Re: Unrecorded Easement
was the person that sold you the property creating an easement at the time of the sale? If so, you wouldn't find any recorded easements prior to what results from your sale.
Bought a property in 2009 that included a 50ft easement along the Eastern edge of property on the purchase agreement.
what really doesn't make any sense is this:
first, a title is an abstract item. There is no physical title that has any verbiage. There is an abstract of title which is a report documenting the chain of title through the years and encumbrances registered against the title. If the seller of your property created the easement in 2009, there wouldn't be any mention of an easement (at least this one) in the abstract of title you obtained from the title company.
The title company has since removed any easement verbiage from my title, because again, they couldn't find a recorded document for an easement.
There is no mention of an easement on any of my mortgage documents
He is not landlocked, and actually has a 200ft frontage to access his property.
most purchase agreements do not list such things in great detail. They typical include items by reference to other documents.
The purchase agreement only said 50ft.
for fun I would put up a sign that says: Warning; trespassing livestock will be eaten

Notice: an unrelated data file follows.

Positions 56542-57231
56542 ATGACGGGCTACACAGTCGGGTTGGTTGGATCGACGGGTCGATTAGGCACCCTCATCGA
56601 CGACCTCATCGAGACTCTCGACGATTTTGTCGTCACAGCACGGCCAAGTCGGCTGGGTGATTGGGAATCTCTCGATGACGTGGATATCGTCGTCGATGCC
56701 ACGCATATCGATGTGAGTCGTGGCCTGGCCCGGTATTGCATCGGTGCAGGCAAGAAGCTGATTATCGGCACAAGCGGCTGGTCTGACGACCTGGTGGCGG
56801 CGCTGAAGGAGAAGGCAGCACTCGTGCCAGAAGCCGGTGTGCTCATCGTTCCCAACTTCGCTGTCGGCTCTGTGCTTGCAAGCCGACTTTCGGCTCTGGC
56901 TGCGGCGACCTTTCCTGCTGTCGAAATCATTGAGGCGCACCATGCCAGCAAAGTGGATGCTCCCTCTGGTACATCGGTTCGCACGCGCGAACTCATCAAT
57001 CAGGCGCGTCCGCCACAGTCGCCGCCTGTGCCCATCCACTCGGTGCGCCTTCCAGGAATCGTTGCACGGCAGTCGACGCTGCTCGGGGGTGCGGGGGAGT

his livestock is always in my yard because he doesn't have the proper fencing
has the neighbor shown you some document granting him an easement? Depending on several things not known here, the statement of the purchase agreement could be very important. If you agreed to purchase the property encumbered by an easement, then you bought the land encumbered by an easement if there is any documentation supporting the creation of the easement. If somebody comes up with a document created prior to your purchase of the property granting an easement to the neighbor, it is likely that can be enforced. The reason it can be enforced is that you were given notice that there was an easement and the error in the deed failing to include it cannot remove a right the neighbor already had.
did the seller use a warranty deed to transfer the property to you?
What is the sellers saying about all of this?
I am not an attorney and any advice is not to be construed as legal advice. You might even want to ignore my advice. Actually, there are plenty of real attorneys that you might want to ignore as well.